Work-related contact dermatitis is a prevalent issue in the hospitality industry.
In fact, The Health and Safety Executive (HSE) has identified the condition as one of the key health risks employees working within the sector face.
Hands are most often affected, followed by the forearms and face. The condition can be severe enough to keep workers off work or even require them to change jobs altogether. This can have significant consequences for hospitality businesses, especially in the context of the sector’s high turnover and difficulties attracting new staff.
It’s important for employers to understand the workplace causes of contact dermatitis and the steps that can be taken to reduce the risk of employees developing the condition – thereby minimising disruption to your business.
What is contact dermatitis?
Healthy skin is supple and soft and has a protective layer that guards against infection. Contact dermatitis, more commonly known as eczema, is an inflammatory skin condition that develops when the skin’s barrier layer is damaged. Initial symptoms typically involve skin that feels dry and sore. If left untreated, contact dermatitis can lead to painful redness, swelling, itching, splitting, blistering, flaking and cracking of the skin.
There are two types of contact dermatitis, one caused by irritants and the other by the body becoming allergic to a substance:
- Irritant contact dermatitis is triggered by regular contact with everyday substances that damage the skin’s outer layer. Experts believe people who suffer from eczema as a child may be more vulnerable.
- Allergic contact dermatitis is much less common. Symptoms are similar to irritant dermatitis, but the reaction can occur fairly quickly.
Who’s most affected?
Some 9% of the UK population suffer from contact dermatitis. Hospitality workers who regularly have contact with food, water and cleaning products are among the most susceptible to developing the condition, especially those who handle causative substances such as soaps, disinfectants and cleansing products.
Your employees may be at risk of developing contact dermatitis if their role requires them to:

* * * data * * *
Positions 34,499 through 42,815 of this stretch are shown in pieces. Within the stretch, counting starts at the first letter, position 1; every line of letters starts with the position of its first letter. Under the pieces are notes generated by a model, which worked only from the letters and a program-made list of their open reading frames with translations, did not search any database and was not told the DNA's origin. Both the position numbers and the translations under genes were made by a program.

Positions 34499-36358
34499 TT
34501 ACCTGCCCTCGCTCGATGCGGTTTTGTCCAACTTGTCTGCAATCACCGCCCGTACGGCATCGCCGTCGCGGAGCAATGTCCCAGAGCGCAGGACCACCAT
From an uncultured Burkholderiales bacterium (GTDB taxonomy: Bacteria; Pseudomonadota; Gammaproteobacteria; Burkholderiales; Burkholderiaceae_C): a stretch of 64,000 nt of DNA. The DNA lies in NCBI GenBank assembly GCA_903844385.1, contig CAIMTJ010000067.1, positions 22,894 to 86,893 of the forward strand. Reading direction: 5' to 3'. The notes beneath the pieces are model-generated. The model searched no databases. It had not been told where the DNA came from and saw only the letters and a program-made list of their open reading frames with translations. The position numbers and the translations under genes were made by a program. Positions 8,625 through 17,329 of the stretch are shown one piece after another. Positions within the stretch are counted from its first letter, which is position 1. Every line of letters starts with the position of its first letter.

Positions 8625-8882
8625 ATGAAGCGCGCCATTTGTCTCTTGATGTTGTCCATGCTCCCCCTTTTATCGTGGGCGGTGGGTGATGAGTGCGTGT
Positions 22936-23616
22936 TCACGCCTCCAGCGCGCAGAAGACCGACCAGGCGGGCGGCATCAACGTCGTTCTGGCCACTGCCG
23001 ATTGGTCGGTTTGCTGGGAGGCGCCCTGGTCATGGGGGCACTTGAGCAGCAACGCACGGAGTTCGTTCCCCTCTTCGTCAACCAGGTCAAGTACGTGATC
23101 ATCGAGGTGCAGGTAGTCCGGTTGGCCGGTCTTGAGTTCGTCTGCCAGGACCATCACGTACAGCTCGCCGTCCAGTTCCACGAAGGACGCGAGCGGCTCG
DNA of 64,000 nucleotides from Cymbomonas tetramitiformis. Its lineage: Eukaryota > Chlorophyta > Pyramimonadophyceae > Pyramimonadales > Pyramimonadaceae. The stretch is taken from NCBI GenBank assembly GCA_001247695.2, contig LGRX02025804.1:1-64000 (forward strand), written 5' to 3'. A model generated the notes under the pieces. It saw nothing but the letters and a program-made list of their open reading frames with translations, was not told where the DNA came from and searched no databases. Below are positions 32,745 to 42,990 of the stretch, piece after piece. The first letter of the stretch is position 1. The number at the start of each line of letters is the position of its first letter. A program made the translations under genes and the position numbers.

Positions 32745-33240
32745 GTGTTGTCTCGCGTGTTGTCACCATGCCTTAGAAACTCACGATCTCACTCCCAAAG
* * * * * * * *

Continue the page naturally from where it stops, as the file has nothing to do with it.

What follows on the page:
- Constantly handle food;
- For hygiene reasons, wash their hands more than 20 times a day;
- Have their hands in water for more than two hours a day (evidence suggests dermatitis can develop when the skin has been weakened by prolonged or regular contact with water); and
- Regularly clean kitchen surfaces, dishes, cutlery or kitchen utensils.
For these reasons, the condition is rife within the hospitality industry. In fact, according to the Health and Safety Executive:
- The number of new cases of work-related contact dermatitis in the catering sector is twice the average level found in all industries.
- An estimated 84,000 UK employees have dermatitis caused or made worse by their work – and 10% of those work in the catering and food industry.
Did you know?
Often, in ensuring the wellbeing of their employees, employers focus more on safety and less on employees’ health. However, the cost to employers of resolving incidents of work-related contact dermatitis can end up being twice as much as an accident causing physical injury.
What steps can employers take to reduce this risk to employees’ health?
As a hospitality employer, you have a general duty to protect the health of your employees with regards to potential skin irritants. In other words, you must take steps to prevent workers from developing contact dermatitis.
As such, you must carry out risk assessments to identify situations where staff members could potentially develop contact dermatitis. Where there is a risk, you must put in place appropriate safety measures to remove or minimise the danger. Employees should also be provided with appropriate information, instruction and training on the problem.
Work-related contact dermatitis can be prevented by following the ‘APC’ method:
Where possible, make sure workers avoid direct contact with substances that can cause dermatitis – for example, by providing utensils for handling food and, where appropriate, using a dishwasher instead of cleaning by hand.
Provide staff with suitable gloves and moisturiser to replenish the skin’s natural oils.
Make sure employees regularly check their hands for itchy, dry or red skin. Early signs of dermatitis should be reported to a supervisor as treatment is much more effective when the condition is caught early.
Skin care is vital. Other practical steps include encouraging workers to:
- Clean their skin carefully with soap or an emollient;
- Wear protective clothing/gloves to avoid exposure;
- Wear cotton gloves under rubber gloves;
- Change the offending substance – replace soap with emollient or a soap that contains emollient;
- Before work, use skin-conditioning creams to help to maintain the skin’s natural defences; and
- After work, moisturise again to help support the skin to self-repair.
The HSE reports that occupational dermatitis accounts for 10% of all compensation cases under the Department for Work and Pensions’ Industrial Injuries Scheme. The condition also makes up 13% of cases of occupational diseases reported under the Reporting of Injuries, Diseases and Dangerous Occurrences Regulations 2013.
It is therefore wise to take proactive steps to prevent the condition from developing among your employees. Ellis Whittam’s qualified Health & Safety Consultants have specialist experience of managing risk within the hospitality industry. Acting as one of your legally required competent persons, they will help you to implement effective measures to ensure the welfare of your employees and keep your business compliant. Call 0345 226 8393 now to receive expert support.